C-130 Hercules crew delivers critical supplies
By Maj. Thomas Crosson, 386th Air Expeditionary Wing Public Affairs
/ Published July 13, 2006
SOUTHWEST ASIA --
A C-130 Hercules crew assigned to the 738th Expeditionary Airlift Squadron provided critical support to an Army operating location in Afghanistan on July 6 by airdropping essential supplies before a potential enemy attack.
Aircraft commander Capt. Travis Sjostedt and his crew just completed their last sortie during their 30-day forward deployment to Bagram Air Base, Afghanistan. But as the crew was preparing the aircraft to return to its main operating base, leaders at Bagram received a message from the theater's combined air operations center that a forward operating base in Afghanistan was short of critical supplies.
According to CAOC officials, commanders at the forward operating base were concerned that Taliban forces were planning an imminent attack on their location. In order to defend their base, the forward commander requested that emergency supplies be delivered as quickly as possible.
The only option for CAOC controllers to get supplies to the base was by air drop. CAOC controllers knew Captain Sjostedt's crew was still at Bagram, so they called the 455th Air Expeditionary Wing's leadership to ask if the crew was able to support an emergency airdrop mission with only a limited amount of time left in its duty day.
"The navigator, 1st Lt. Justin Newton, went out to talk to our loadmasters to see if they could make it happen, and without delay they said yes" said Captain Sjostedt.
While personnel at Bagram were palletizing and rigging parachutes to more than eight tons of supplies destined for the forward base, Captain Sjostedt's flight engineer and two loadmasters scrambled to configure the C-130 to upload and deploy the supplies while the pilots and navigator were planning the mission, flight routes and calculating the drop time. A process that normally takes two to three hours was compressed to less than one hour.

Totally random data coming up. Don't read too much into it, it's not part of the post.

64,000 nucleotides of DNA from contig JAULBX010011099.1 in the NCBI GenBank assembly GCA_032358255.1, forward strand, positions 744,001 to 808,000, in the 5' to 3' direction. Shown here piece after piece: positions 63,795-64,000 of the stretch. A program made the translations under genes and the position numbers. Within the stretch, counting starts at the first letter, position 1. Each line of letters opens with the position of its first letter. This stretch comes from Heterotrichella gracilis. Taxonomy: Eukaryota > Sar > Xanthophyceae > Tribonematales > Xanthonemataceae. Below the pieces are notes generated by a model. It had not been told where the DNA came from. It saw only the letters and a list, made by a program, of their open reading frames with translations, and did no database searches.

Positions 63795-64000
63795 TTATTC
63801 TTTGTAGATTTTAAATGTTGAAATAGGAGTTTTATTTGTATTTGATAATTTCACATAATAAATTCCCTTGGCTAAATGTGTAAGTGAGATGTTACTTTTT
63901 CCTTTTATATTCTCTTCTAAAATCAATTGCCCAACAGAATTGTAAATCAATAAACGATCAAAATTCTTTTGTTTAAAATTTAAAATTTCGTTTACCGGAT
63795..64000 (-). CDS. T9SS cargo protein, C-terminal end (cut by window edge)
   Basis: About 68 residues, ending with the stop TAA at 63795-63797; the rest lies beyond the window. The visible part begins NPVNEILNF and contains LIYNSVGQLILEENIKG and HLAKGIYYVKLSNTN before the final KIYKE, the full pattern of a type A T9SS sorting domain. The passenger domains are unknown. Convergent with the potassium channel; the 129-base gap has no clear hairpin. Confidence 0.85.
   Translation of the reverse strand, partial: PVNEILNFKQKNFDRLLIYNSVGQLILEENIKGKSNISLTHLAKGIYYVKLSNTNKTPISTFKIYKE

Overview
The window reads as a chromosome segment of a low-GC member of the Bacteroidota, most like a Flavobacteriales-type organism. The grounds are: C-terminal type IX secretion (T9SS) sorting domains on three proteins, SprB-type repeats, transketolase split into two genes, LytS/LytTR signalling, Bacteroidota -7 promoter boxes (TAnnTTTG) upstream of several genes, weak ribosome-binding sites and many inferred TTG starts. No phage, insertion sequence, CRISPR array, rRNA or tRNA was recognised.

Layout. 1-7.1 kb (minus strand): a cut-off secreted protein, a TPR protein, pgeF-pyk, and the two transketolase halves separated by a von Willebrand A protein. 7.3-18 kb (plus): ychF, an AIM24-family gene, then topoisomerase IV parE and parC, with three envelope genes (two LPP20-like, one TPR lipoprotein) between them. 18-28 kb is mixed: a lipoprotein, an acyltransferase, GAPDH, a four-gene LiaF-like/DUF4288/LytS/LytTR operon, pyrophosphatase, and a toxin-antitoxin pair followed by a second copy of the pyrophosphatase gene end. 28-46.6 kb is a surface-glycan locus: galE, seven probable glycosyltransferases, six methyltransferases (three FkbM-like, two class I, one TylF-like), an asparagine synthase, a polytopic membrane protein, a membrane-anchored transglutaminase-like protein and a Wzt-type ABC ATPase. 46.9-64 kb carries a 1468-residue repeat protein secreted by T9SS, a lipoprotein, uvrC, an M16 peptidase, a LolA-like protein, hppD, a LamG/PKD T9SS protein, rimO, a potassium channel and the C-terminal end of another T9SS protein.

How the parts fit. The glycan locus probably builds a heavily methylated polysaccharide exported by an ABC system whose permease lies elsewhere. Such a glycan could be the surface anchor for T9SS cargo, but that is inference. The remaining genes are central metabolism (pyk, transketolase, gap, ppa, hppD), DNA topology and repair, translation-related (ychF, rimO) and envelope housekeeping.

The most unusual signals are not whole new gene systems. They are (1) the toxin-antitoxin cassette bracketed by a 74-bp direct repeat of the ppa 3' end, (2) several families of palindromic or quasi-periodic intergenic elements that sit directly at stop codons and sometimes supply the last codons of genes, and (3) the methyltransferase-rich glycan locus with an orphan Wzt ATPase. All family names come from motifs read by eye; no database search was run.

"Getting the aircraft ready in such a short time was definitely a challenge," said flight engineer Tech. Sgt. Jonathan Ryal. "Our crew really ramped it up -- perfectly."
Lieutenant Newton spent most of his pre-mission planning coordinating with the local Bagram tactics shop.
"We had to coordinate a lot of things with the Army. Our approach to the drop zone, location of the drop zone, times for the drop," he said. "We needed to make sure we were all on the same sheet. Any disconnects and we'd be exposing Soldiers to the enemy longer than necessary."
With the cargo on board, the crew took off for its designated drop zone. Even while the crew was en route to the drop zone, it was making last-minute adjustments to the approach for the drop zone and preparing the cargo for air drop. In less than four hours from initial notification, with only one chance to make a pass at the drop zone, the crew dropped its 12 bundles of cargo within eight seconds of the scheduled time and within a few hundred feet of the target zone.
What made this mission more extraordinary, according to Lt. Col. William Summers, 738th EAS commander, was that the crew had little combat airdrop experience.
"We are sending out young crews every day to do complex missions with great success," Colonel Summers said. "It validates the training these crews go through back home."
When asked about their reaction to their impromptu mission, Capt. Sjostedt said "it is the most rewarding experience I've had as an aircrew member … being part of such an outstanding team effort and realizing that our success had immediate and vital impact to our guys on the ground. "
The crew's efforts did not go unnoticed at the CAOC. Brig. Gen. Thomas M. Gisler Jr., director of mobility forces, praised the crew's performance.
"There are some Americans on the ground today still in the fight because of what they accomplished," he said.
The 738th EAS crew is preparing to rotate back to the 517th Airlift Squadron at Elmendorf Air Force Base, Alaska.